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Aunt Connie's Meatballs and Italian Gravy (Gluten-Free Pasta Sauce)

This recipe comes to us from Arthur Spiegel.

Ingredients:
1 pound ground turkey
1 pound ground beef or pork
1 egg per pound of ground meat (for this recipe, 2 eggs)
Garlic powder, to taste (about a tablespoon, more or less)
Salt to taste
Fresh Ground Black Pepper to taste
½ cup gluten-free bread crumbs or use a few tablespoons of rice flour or potato flour.
1- 2 Teaspoons Oregano Flakes to taste

Directions:
With your hands, combine wet and dry ingredients, thoroughly. Form meatballs about golf ball size. Lightly fry tem in extra virgin olive oil until brown all over. Finish cooking in red Italian gravy. This is best if you can cook one day in advance and let the meatballs sit in the gravy over night. Serve hot.

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Italian Gravy

Ingredients:
5 to 10 cloves of fresh minced garlic
1 large onion, minced
1 red pepper chopped
½ pound chopped mushrooms
½ to 1 teaspoon red pepper flakes
Salt to taste
Fresh Ground Black Pepper to taste
Good sized sprig of fresh Basil chopped
1 pound sweet Italian or spicy Italian Sausage (pork or turkey is fine) cut up into 1 inch pieces
1 pound of ground turkey
1 large can crushed tomatoes
1 large can tomato puree
1 small can tomato paste
2 tablespoons of sugar
1 cup of your favorite red wine

Directions:
Finely mince garlic, and chop onion. In a large sauce pot, start to fry in extra virgin olive oil until onions are translucent and starting to brown. Don't let the garlic burn, or it will be bitter. Add in chopped red pepper and chopped mushrooms. Add salt and black pepper to taste. Saute. Remove veggies from heat and set aside. In same pan, brown the sausages. Remove from heat and drain fat. Brown ground turkey, adding salt and pepper to taste. Pour in some red wine to deglaze the pan and get up the brown bits on the bottom. Return the sausage meat and veggies and add some salt and pepper. Add crushed tomatoes, tomato puree and tomato paste. Add rest of red wine, basil and sugar to taste. (The longer you have to let this cook, the less sugar you'll need, as basil will sweeten the gravy. If you have less time to cook, use more sugar to taste.). Stir gravy mixture well. Add in the meatballs. Cover and let cook on a low heat. Stir occasionally, so nothing sticks to the bottom of the pot. During the cooking process, taste from time to time and add seasoning as desired. Some people like their gravy spicier than others.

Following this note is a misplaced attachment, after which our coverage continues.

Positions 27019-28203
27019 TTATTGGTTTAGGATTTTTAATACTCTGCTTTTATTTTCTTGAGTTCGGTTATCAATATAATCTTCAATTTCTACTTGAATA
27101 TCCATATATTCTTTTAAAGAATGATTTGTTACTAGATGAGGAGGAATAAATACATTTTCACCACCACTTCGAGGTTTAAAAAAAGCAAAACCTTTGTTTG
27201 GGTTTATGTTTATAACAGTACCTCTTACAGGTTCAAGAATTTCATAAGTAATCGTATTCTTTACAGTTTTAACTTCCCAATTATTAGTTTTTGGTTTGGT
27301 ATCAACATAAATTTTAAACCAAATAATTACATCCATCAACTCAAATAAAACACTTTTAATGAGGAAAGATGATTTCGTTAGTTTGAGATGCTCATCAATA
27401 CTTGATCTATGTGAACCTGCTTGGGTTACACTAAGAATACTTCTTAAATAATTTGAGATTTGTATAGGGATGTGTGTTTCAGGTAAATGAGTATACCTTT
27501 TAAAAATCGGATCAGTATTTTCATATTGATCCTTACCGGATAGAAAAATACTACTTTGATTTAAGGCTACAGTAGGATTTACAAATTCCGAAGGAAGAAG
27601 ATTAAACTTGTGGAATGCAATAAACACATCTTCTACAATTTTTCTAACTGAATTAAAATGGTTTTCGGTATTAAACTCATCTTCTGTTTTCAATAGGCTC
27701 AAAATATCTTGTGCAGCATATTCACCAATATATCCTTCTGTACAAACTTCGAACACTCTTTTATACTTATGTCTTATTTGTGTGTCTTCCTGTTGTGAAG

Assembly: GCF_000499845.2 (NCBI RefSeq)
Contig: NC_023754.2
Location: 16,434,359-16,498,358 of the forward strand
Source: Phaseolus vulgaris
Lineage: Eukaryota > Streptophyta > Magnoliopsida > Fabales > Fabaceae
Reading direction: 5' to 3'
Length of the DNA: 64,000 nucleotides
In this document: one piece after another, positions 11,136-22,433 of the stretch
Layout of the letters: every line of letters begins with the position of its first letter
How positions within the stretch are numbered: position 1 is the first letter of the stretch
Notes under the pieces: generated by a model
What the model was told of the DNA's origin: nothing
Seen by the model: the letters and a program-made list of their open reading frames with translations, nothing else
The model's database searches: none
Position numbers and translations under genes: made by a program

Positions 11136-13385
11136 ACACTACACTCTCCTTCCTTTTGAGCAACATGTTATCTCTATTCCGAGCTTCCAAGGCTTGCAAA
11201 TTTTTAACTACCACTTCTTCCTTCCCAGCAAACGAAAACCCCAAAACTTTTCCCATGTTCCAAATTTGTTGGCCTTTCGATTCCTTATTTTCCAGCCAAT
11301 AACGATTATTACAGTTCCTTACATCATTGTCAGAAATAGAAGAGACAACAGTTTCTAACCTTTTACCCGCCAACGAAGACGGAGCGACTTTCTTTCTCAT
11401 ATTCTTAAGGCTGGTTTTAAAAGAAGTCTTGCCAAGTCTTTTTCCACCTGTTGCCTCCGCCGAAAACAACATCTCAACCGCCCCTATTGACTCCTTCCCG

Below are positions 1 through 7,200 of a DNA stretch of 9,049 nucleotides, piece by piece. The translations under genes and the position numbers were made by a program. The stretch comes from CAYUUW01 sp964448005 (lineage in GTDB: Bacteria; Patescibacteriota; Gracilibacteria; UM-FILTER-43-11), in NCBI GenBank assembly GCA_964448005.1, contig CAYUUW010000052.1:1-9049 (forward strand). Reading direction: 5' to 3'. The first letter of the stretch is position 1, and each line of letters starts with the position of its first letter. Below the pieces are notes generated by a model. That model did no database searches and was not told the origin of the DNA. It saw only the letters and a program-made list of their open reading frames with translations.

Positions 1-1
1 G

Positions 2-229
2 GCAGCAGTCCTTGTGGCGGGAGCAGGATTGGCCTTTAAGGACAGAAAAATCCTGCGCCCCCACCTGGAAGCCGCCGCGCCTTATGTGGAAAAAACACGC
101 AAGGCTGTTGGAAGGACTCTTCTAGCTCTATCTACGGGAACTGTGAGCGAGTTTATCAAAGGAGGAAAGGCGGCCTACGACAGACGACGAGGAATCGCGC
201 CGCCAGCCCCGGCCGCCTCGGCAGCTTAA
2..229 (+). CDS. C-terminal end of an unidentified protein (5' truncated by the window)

This is terrific red gravy for spaghetti or any other pasta.

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2 Responses:

 
Jude
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said this on
24 Oct 2007 7:53:04 AM PDT
This sight has been a lifesaver for me. I was just diagnosed March 2006 and as this helped to kill my mother I have been struggling. I paid for some other sights and they are not nearly as helpful or as informative as yours.
Thank you.

 
Marilyn Barto
Rating: ratingfullratingfullratingfullratingfullratingfull Unrated
said this on
25 Oct 2007 7:43:21 AM PDT